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Submission + - CNet Interviews PhiberOptik (

AceCaseOR writes: "CNet has an interview with Mark Abene, who is best known by his handle "PhiberOptik". Abene was prosecuted for (among other charges) computer trespassing in 1991, as part of the "Hacker Crackdown" from 1990 to 1991 by the US Secret Service that included, among other events, the 1990 Steve Jackson Games raid by the Secret Service, and was documented in Bruce Sterling's book The Hacker Crackdown."

Comment As someone who was following the case... (Score 1) 574

I'm going to give some quick information on the kind of material Mr. Black was selling (aside from DVDs for his crappy wrestling promotion). The DVD's contained material depicting simulated rape that was billed as actual rapes, participants who were advertised as being minors (with the DVDs and web pages not containing the legally mandated text that said that they confirmed that the participants were of legal age to take part in the video), along with your standard 2 Girls 1 Cup level scatological stuff.

Oh and apparently there were some problems with how they were storing it as well (they were storing it in the building they'd leased for their promotion - the former ECW Arena/Viking Hall, then called the New Alhambra Arena). Apparently there was something wrong with that as well (aside from possibly being a violation of their lease).

As it is, Rob Black is a giant inflamed asshole, and I have no sympathy for him at all.

The Courts

Madoff Sentenced To 150 Years 602

selven was one of several readers to send in the news that Bernie Madoff was sentenced to 150 years in prison. "Bernard Madoff's victims gasped and cheered when he was sentenced to 150 years in prison, but they walked away knowing little more about how he carried out the biggest robbery in Wall Street history. In one of the most dramatic courtroom conclusions to a corporate fraud case, the 71-year-old swindler was unemotional as he was berated by distraught investors during the 90-minute proceeding. Many former clients had hoped he would shed more light on his crime and explain why he victimized so many for so long. But he did not. Madoff called his crime 'an error of judgment' and his 'failure,' reiterating previous statements that he alone was responsible for the $65 billion investment fraud. His victims said they did not hear much new from Madoff in his five-minute statement. They also said they did not believe anything he said. As he handed down the maximum penalty allowed, US District Judge Denny Chin... [said], 'I simply do not get the sense that Mr. Madoff has done all that he could or told all that he knows.'"

Wikipedia Censored To Protect Captive Reporter 414

AI writes with a story from the NY Times about a 7-month-long effort, largely successful, to keep news of a Times reporter's kidnapping off of Wikipedia. The Christian Science Monitor, the reporter David Rohde's previous employer, takes a harder look at the issues of censorship and news blackout, linking to several blogs critical of Wikipedia's actions. Rohde escaped from a Taliban compound, along with his translator, on Saturday. "For seven months, The New York Times managed to keep out of the news the fact that one of its reporters, David Rohde, had been kidnapped by the Taliban. But that was pretty straightforward compared with keeping it off Wikipedia. ... A dozen times, user-editors posted word of the kidnapping on Wikipedia's page on Mr. Rohde, only to have it erased. Several times the page was frozen, preventing further editing — a convoluted game of cat-and-mouse that clearly angered the people who were trying to spread the information of the kidnapping... The sanitizing was a team effort, led by Jimmy Wales, co-founder of Wikipedia, along with Wikipedia administrators and people at The Times."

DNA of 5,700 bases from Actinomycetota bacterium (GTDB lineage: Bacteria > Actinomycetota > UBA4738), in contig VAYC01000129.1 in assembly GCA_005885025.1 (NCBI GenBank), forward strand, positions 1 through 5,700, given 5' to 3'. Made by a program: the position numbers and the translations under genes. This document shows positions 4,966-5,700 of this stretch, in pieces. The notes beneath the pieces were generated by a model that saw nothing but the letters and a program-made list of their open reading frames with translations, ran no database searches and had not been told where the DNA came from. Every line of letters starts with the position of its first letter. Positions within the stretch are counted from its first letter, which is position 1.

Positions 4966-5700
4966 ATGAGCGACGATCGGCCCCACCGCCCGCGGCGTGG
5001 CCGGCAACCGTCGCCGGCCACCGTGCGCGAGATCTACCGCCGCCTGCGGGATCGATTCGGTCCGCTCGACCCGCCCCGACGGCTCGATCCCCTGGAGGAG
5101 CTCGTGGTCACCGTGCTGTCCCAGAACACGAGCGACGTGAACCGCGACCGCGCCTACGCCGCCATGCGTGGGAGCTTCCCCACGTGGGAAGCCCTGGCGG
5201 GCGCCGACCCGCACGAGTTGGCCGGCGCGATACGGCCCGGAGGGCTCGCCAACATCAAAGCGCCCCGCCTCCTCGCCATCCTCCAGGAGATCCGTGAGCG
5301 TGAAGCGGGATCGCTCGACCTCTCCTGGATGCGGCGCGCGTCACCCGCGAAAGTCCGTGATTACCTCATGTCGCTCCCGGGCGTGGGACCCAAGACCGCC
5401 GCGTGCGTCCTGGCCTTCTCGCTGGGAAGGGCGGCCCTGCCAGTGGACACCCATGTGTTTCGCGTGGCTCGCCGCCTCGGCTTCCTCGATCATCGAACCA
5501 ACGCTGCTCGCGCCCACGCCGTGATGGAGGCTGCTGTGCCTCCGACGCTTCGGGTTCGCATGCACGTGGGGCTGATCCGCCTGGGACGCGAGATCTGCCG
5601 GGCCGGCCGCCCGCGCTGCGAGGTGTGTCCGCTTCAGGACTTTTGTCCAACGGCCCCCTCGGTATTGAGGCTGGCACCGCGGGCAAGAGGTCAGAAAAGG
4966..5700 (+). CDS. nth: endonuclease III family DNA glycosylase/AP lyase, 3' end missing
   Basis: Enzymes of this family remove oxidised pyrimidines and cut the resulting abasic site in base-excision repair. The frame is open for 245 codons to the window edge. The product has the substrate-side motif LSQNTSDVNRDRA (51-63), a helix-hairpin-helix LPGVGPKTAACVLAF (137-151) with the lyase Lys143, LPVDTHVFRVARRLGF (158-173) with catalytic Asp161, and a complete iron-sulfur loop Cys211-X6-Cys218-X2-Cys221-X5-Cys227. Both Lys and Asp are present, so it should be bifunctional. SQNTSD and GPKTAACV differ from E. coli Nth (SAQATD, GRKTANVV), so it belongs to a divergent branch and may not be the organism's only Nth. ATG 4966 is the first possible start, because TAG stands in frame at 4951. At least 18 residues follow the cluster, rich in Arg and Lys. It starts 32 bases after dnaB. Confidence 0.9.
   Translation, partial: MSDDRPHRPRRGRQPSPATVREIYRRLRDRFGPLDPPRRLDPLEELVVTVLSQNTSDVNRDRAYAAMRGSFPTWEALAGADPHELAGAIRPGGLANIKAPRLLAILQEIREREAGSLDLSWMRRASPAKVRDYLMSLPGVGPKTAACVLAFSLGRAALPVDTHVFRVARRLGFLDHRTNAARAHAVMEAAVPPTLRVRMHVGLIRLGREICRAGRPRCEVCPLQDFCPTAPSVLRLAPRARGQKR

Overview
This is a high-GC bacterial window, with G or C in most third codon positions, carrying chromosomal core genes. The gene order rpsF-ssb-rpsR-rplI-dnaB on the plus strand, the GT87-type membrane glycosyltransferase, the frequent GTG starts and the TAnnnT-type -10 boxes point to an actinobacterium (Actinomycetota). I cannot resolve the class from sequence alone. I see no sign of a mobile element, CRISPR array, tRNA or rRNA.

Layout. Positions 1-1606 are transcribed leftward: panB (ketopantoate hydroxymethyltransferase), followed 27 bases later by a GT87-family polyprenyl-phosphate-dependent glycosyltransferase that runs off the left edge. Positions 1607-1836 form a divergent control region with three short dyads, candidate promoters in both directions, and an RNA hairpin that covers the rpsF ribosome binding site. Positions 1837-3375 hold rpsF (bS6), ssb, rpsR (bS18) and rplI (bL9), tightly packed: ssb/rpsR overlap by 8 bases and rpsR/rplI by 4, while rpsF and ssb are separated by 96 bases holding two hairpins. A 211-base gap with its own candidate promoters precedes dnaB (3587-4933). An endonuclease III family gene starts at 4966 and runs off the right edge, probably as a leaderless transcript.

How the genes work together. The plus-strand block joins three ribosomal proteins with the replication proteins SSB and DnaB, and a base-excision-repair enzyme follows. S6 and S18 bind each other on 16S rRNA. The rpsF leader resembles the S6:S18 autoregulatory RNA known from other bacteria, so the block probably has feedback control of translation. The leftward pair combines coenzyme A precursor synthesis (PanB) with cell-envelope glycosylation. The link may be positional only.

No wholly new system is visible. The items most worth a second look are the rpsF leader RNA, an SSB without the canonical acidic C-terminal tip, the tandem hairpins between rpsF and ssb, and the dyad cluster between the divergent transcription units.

Comment Re:The wrong issue (Score 4, Interesting) 339

Also, this is, to a certain extent, a betrayal of the trust of current students at the high school, it sends a message that, even if you leave town, we know where your family lives, and if you do anything that, by the moral standards of that community is untoward (even if the rest of the world doesn't find it unethical - like saying you don't like your home town and you're glad you left), your family can and will be punished for it, outside the law, by the community.

Thus is the tyranny of small towns. I really wish the girl and her family had appealed, because I suspect if the case had reacheda court that wasn't as "tainted" by the region, she might have gotten an actual fair hearing.

The Almighty Buck

Submission + - Does The 'Hacker Ethic' Harm Today's Developers? (

snydeq writes: "Fatal Exception's Neil McAllister questions whether the 'hacker ethic' synonymous with computer programing in American society is enough for developers to succeed in today's economy. To be sure, self-taught 'cowboy coders' — the hallmark of today's programming generation in America — are technically proficient, McAllister writes, 'but their code is less likely to be maintainable in the long term, and they're less likely to conform to organizational development processes and coding standards.' And though HTC's Vineet Nayar's proclamation that American programmers are 'unemployable' is overblown, there may be wisdom in offering a new kind of computer engineering degree targeted toward the student who is more interested in succeeding in industry than exploring computing theory. 'American software development managers often complain that Indian programmers are too literal-minded,' McAllister writes, but perhaps Americans have swung the pendulum too far in the other direction. In other words, are we 'too in love with the hacker ideal of the 1980s to produce programmers who are truly prepared for today's real-life business environment?'"